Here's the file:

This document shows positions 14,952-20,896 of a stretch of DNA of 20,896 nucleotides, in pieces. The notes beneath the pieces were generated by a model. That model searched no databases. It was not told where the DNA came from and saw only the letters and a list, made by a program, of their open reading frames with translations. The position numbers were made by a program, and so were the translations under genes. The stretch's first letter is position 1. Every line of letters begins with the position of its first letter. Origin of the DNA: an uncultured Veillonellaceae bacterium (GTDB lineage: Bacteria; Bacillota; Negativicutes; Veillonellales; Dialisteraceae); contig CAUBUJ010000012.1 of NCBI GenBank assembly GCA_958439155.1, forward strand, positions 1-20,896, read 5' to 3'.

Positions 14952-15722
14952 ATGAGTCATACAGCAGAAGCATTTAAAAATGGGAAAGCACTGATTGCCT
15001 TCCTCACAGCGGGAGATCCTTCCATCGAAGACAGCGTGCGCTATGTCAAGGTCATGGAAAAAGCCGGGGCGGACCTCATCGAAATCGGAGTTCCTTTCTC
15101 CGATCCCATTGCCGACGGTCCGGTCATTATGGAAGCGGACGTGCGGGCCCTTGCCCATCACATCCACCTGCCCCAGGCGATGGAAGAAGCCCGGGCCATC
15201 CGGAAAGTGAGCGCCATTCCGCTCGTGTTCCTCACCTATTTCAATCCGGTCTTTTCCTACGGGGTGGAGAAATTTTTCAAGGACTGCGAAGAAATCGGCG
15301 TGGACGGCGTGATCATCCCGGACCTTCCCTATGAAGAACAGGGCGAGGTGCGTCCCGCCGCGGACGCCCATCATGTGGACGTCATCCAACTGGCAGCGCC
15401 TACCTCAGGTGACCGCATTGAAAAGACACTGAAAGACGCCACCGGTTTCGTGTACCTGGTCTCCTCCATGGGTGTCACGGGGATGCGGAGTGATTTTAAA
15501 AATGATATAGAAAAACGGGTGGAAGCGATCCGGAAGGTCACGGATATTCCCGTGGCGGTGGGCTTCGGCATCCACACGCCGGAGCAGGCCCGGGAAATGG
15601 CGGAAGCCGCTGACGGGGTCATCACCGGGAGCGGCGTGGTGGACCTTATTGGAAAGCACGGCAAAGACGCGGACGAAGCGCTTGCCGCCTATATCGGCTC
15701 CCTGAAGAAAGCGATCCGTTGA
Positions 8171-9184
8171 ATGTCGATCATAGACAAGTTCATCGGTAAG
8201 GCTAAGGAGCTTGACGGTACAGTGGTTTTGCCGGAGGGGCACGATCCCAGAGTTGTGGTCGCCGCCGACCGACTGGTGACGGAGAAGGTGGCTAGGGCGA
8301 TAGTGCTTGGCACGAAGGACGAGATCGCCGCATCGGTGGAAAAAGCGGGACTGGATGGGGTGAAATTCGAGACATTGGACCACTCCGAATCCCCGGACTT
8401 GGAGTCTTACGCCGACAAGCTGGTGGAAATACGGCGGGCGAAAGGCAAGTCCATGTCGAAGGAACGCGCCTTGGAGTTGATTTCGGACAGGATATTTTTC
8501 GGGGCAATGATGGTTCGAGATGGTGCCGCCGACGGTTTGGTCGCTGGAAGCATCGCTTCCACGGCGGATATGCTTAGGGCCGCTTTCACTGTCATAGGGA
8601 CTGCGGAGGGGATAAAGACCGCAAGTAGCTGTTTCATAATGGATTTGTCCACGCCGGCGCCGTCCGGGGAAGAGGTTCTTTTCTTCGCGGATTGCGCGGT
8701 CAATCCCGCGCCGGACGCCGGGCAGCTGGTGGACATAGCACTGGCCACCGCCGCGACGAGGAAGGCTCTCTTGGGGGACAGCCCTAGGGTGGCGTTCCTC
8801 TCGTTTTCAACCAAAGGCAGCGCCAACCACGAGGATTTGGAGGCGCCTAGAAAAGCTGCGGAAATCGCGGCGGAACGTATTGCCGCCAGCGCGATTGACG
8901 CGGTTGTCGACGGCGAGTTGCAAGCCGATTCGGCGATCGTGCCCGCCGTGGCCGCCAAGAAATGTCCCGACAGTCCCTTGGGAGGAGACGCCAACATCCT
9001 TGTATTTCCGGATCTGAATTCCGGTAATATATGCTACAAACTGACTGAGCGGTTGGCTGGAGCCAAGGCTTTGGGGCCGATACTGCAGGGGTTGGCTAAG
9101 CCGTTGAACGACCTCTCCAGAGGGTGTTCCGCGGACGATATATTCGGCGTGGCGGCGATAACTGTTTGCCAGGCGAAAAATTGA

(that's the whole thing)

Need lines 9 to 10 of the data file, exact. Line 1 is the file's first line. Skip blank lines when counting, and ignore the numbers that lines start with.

15501 AATGATATAGAAAAACGGGTGGAAGCGATCCGGAAGGTCACGGATATTCCCGTGGCGGTGGGCTTCGGCATCCACACGCCGGAGCAGGCCCGGGAAATGG
15601 CGGAAGCCGCTGACGGGGTCATCACCGGGAGCGGCGTGGTGGACCTTATTGGAAAGCACGGCAAAGACGCGGACGAAGCGCTTGCCGCCTATATCGGCTC